Women’s dietary diversity scores and childhood anthropometric measurements as indices of nutrition insecurity along the urban-rural continuum in Ouagadougou, Burkina Faso
Background: Malnutrition is still prevalent worldwide, and its severity, which differs between regions and countries, has led to international organisations proposing its inclusion in the global development framework that will succeed the Millennium Development Goals (post-2015 framework). In Sub-Saharan Africa, malnutrition is particularly severe, among women and children under 5 years. The prevalence of malnutrition has been reported worldwide, differing from region to region and country to country. Nevertheless, little is known about how malnutrition differs between multiple locations along an urban–rural continuum.
Objective: A survey was carried out in and around Ouagadougou, Burkina Faso, between August and September 2014 to map household nutrition insecurity along the urban–rural continuum, using a transect approach to guide the data collection.
Design: Transects of 70 km long and 2 km wide directed radially from the city centre outwards were laid, and data were collected from randomly selected households along these transects. Women’s dietary diversity scores (WDDSs) were calculated from a sample of 179 women of reproductive age (15–49 years) from randomly selected households. Additionally, anthropometric data (height/length and weight) of 133 children under 5 years of age were collected along the same transects for the computation of anthropometric indices.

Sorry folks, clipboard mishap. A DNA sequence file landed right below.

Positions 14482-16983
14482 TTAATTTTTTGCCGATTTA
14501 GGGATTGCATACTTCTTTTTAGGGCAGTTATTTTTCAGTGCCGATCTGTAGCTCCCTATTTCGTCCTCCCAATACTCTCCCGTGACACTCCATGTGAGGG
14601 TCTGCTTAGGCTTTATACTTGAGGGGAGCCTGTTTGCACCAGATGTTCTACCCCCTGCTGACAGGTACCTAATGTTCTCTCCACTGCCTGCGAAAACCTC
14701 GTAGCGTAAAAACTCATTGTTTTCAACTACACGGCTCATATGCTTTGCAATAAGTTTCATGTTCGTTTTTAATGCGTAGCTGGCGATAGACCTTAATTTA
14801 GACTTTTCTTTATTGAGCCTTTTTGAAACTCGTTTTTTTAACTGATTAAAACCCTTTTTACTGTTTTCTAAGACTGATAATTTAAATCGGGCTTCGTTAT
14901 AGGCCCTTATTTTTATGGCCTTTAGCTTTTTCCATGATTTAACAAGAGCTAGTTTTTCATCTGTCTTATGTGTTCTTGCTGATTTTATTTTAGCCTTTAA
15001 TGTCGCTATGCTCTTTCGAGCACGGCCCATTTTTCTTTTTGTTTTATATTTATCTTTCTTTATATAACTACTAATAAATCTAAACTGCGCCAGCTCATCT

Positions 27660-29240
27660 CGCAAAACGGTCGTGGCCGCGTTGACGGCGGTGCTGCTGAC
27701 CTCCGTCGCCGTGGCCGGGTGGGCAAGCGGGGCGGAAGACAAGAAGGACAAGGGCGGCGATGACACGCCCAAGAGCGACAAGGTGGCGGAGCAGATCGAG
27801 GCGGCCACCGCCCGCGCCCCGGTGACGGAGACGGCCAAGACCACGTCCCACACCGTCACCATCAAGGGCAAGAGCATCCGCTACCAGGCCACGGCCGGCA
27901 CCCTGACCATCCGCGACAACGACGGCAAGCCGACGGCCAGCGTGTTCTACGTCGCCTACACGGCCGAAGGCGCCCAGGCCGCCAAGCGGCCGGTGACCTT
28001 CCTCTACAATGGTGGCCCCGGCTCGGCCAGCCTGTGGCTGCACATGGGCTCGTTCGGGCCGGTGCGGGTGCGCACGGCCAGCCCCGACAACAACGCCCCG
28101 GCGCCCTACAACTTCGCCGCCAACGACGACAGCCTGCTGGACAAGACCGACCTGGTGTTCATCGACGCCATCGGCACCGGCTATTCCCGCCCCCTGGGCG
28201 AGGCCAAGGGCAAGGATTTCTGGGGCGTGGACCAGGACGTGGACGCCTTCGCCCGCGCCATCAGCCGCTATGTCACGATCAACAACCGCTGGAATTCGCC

Results: We found that relative proportions of the nutrition indices such as stunting, wasting and underweight varied across the urban–rural continuum. Rural households (15%) had the highest relative proportion of WDDS compared with urban households (11%) and periurban households (8%). There was a significant association between children under 5 years’ nutritional status (wasting, stunting and underweight) and spatial location (p=0.023). The level of agricultural activities is a possible indicator of wasting in children aged 6–59 months (p=0.032).
Conclusion: Childhood undernutrition certainly has a spatial dimension that is highly influenced by the degree of urbanity, which should be taken into consideration in policy formulation and implementation.
Keywords: women’s dietary diversity score; anthropometric measurements; nutrition security; urban–rural continuum; Ouagadougou
(Published: 12 February 2016)
Citation: Food & Nutrition Research 2016, 60: 29425 - http://dx.doi.org/10.3402/fnr.v60.29425
This work is licensed under a Creative Commons Attribution 4.0 International License
Authors retain copyright of their work, with first publication rights granted to SNF Swedish Nutrition Foundation.